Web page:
Faecal incontinence is an embarrassing and socially isolating condition, which can have a profound effect on quality of life.
Since 2008 the Functional Bowel Nurses based at the Royal London Hospital have been treating patients in an Outpatient setting with Percutaneous Tibial Nerve Stimulation (PTNS). This is a form of neuromodulation which involves inserting a small needle electrode into the tibial nerve at the ankle and using a low electric current to stimulate the nerve and is very safe, with almost no side efffects.
Patients attend for 12 initial weekly sessions, followed by maintenance top up treatments at about 6 monthly intervals. This treatment has been a great success, with 57% of people who have it reporting an improvement in their symptoms and being able to resume more normal lives again. We have now treated over 400 patients with PTNS, run two designated PTNS clinics a week and treat patients at other times as well.
An initial course of 12 weekly treatments requires a considerable time commitment from patients and they can incur multiple travel costs. The PTNS service also uses substantial clinic and nursing time. We decided to see if this treatment could be safely administered by patients or their relatives in their own homes.
This option is initially discussed with potential patients, usually by telephone, after they have read the information about the treatment. If they express an interest in home PTNS, at their initial appointment for treatment the procedure is demonstrated by the specialist nurse and they are given an illustrated step by step guide to take home, as well as needles with which to practice positioning and insertion. They return a week later to carry out the procedure under supervision. Some will be confident and competent at that time. Others may require a further session a week later.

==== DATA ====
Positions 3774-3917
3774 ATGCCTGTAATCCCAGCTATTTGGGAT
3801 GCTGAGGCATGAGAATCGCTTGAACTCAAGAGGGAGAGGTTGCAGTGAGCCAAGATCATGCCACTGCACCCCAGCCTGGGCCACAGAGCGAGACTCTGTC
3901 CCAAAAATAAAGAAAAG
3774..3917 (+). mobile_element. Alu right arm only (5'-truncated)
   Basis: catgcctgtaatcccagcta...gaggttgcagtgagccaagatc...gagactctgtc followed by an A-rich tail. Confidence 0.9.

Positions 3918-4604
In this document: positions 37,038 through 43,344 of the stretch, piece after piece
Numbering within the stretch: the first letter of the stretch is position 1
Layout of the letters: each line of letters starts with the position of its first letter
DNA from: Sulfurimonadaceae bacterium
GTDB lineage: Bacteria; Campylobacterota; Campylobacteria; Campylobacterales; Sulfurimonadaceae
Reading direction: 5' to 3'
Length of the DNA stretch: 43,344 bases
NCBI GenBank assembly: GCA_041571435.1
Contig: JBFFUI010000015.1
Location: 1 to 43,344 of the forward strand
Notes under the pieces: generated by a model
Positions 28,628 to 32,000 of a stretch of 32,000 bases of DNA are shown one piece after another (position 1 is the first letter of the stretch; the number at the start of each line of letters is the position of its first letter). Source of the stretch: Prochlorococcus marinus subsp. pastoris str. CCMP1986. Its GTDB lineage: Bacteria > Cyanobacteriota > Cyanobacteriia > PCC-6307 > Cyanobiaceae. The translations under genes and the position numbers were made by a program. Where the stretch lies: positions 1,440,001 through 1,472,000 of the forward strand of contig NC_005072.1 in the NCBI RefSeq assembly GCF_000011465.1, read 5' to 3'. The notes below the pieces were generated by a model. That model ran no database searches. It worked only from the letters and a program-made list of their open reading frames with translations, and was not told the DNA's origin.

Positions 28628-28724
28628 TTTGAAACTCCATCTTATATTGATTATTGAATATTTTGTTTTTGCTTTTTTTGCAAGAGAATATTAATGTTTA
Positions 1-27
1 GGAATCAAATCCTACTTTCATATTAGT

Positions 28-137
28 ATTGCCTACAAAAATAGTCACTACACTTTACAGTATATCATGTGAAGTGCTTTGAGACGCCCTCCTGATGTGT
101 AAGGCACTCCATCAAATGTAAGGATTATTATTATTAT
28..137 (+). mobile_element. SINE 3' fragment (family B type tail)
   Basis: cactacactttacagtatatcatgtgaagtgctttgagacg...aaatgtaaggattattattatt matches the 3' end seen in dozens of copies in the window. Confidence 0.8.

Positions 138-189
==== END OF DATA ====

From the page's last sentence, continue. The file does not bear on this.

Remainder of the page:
Fourty one patients have now completed their initial PTNS course at home. We have found that the outcomes of their home administered treatment are very similar to those obtained when the treatment is given in hospital, with 58% reporting being able to defer defaecation for longer, less accidents, improvements in lifestyle and coping and less embarrassment and depression. Both patients and nursing staff are very positive about home PTNS. We shall publish our findings very soon and hope that other centres will consider a similar service for their PTNS patients in future.
Dr Marion Allison, Ann Curry and Tatenda Marunda (Functional Bowel Specialist Nursing Team)